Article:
The Notorious B.I.G.’s Original Rap Name Was Completely Different

The Notorious B.I.G., a.k.a. Biggie Smalls, is an undisputed icon in hip-hop history. The Brooklyn-bred rapper popularized the gangsta rap movement in New York in the 1990s, and eventually changed his rap name to The Notorious B.I.G. But before being Biggie Smalls, he went by an entirely different moniker.

The Notorious B.I.G. a.k.a. Biggie Smalls on the red carpet
The Notorious B.I.G. a.k.a. Biggie Smalls | Larry Busacca/WireImage

Biggie Smalls’ first songs were under a different name

The Notorious B.I.G. first burst on to the scene as a teenager in the early 1990s. He sold crack in his neighborhood of Bedford-Stuyvesant but always had a love for all kinds of music. When people in the neighborhood would set up DJ booths and speakers and impromptu rap battles would break out, he stepped up to the mic and impressed everyone around him.

On his original demo tape for Uptown Records, his artist name was Biggie Smalls, named after a character from Bill Cosby and Sidney Poitier’s 1975 film Let’s Do It Again. But someone else had already laid claim to the name: a West Coast rapper named Biggy Smallz.

When Smallz began threatening legal action against Biggie for adopting the same name — albeit spelled differently — he officially changed his name to The Notorious B.I.G., or Big for short.

The Notorious B.I.G. performing in 1995
The Notorious B.I.G. | Chris Walter/WireImage

Biggie’s original rap name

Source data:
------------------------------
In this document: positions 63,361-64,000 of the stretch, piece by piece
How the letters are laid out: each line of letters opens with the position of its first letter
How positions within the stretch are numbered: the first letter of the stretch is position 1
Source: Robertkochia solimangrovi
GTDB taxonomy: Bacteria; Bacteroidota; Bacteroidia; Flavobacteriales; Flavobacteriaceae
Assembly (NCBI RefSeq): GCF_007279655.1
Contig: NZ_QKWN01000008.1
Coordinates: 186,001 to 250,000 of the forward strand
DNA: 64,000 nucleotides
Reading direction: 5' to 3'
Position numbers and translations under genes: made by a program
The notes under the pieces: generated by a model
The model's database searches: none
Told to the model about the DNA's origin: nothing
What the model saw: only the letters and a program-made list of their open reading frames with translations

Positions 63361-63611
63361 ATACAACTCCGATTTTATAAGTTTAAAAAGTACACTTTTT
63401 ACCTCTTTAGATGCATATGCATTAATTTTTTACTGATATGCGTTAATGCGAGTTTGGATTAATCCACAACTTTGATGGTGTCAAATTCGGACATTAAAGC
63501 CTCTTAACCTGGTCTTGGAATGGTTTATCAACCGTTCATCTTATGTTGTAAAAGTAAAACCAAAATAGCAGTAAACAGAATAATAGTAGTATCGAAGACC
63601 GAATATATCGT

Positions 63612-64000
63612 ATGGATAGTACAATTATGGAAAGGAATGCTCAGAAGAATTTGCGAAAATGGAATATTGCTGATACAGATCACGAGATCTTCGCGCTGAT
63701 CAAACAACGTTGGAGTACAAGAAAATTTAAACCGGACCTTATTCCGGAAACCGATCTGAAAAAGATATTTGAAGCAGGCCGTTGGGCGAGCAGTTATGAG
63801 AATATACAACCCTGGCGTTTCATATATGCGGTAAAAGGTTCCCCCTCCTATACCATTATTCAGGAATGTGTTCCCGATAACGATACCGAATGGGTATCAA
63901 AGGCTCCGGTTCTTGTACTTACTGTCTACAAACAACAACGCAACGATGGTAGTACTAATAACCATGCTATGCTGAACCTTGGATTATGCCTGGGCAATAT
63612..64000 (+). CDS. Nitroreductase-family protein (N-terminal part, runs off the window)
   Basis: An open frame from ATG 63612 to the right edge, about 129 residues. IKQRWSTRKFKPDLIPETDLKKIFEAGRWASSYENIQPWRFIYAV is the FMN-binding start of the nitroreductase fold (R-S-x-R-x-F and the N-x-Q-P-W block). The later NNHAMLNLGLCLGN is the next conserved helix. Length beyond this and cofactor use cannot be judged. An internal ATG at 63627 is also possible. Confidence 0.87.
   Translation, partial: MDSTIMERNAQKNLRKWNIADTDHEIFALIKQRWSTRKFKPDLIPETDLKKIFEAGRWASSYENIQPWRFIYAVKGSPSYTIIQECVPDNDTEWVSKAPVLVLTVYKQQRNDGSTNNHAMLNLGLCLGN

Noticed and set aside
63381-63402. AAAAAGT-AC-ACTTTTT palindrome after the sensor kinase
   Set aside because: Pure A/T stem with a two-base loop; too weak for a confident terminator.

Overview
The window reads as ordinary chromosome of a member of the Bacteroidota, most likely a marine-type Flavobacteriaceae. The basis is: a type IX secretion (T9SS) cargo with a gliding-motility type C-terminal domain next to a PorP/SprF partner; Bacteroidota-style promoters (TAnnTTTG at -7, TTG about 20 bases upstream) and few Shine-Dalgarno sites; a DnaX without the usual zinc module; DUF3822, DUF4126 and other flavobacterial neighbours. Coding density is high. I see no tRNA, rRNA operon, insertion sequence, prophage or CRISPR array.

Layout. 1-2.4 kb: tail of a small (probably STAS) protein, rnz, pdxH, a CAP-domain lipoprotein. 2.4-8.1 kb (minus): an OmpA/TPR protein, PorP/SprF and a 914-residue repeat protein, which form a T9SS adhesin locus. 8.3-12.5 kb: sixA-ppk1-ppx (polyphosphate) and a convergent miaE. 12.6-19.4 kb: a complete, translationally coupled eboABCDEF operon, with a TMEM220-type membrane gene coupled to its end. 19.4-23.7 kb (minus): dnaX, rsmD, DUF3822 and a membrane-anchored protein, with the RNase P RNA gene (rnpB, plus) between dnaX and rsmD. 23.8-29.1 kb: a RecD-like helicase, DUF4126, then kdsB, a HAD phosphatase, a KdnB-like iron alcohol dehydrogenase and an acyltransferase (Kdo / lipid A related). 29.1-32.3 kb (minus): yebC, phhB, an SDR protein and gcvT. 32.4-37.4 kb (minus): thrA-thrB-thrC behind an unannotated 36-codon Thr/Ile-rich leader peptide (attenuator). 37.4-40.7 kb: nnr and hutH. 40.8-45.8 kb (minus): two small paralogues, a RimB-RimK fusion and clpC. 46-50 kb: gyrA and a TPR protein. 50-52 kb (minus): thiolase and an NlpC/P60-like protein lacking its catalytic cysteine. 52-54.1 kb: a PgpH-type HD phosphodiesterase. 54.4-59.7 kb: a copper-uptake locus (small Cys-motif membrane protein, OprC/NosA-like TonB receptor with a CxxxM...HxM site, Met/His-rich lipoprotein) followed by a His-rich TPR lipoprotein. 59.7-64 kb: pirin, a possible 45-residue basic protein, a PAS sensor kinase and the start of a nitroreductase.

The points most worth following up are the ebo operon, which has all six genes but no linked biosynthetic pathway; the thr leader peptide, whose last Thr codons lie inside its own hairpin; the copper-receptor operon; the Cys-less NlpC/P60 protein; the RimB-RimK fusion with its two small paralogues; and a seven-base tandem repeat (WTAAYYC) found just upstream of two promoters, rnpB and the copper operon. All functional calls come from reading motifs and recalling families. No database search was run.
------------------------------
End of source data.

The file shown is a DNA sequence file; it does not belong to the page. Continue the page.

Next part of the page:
Of course, The Notorious B.I.G. went on to become one of the most beloved rappers of all time. But before he even recorded his first demo tape, when he was just rapping for fun as a young teen, he went by different name entirely: MC CWest.

The name is pronounced like “quest,” but he changed the spelling to include “CW” instead — the initials for his government name, Christopher Wallace.

One of his collaborators, 50 Grand, reflected on the name change in the 2021 Netflix documentary Biggie: I Got a Story to Tell. Both Grand and Biggie found themselves selling crack to make money when they were teenagers, first meeting on Bedford Avenue in their neighborhood of Bedford-Stuyvesant. “His original rap name was MC CWest,” 50 Grand recalled, “but when he came on Bedford he was Biggie.”

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The Notorious B.I.G. unofficially kept the Biggie Smalls name

Even after changing his name officially to The Notorious B.I.G., fans of the up-and-coming rapper continued to refer to him as Biggie Smalls. This led to confusion with the Biggy Smallz of the West Coast, who interestingly enough shared a connection with B.I.G.’s friend-turned-foe Tupac Shakur through a producer they both knew. After the release of B.I.G.’s smash debut album Ready to Die in 1994, Smallz saw a slight jump in sales of his own music, likely due to confusion with the Brooklyn icon.

Today, The Notorious B.I.G. has an unofficial claim to the Biggie Smalls name despite retiring it before his debut album. The original Smallz, meanwhile, only ever released three songs, all of which came out before B.I.G.’s breakout: “Save Mr. Perkins,” “Cruisin’,” and “Nobody Rides For Free.”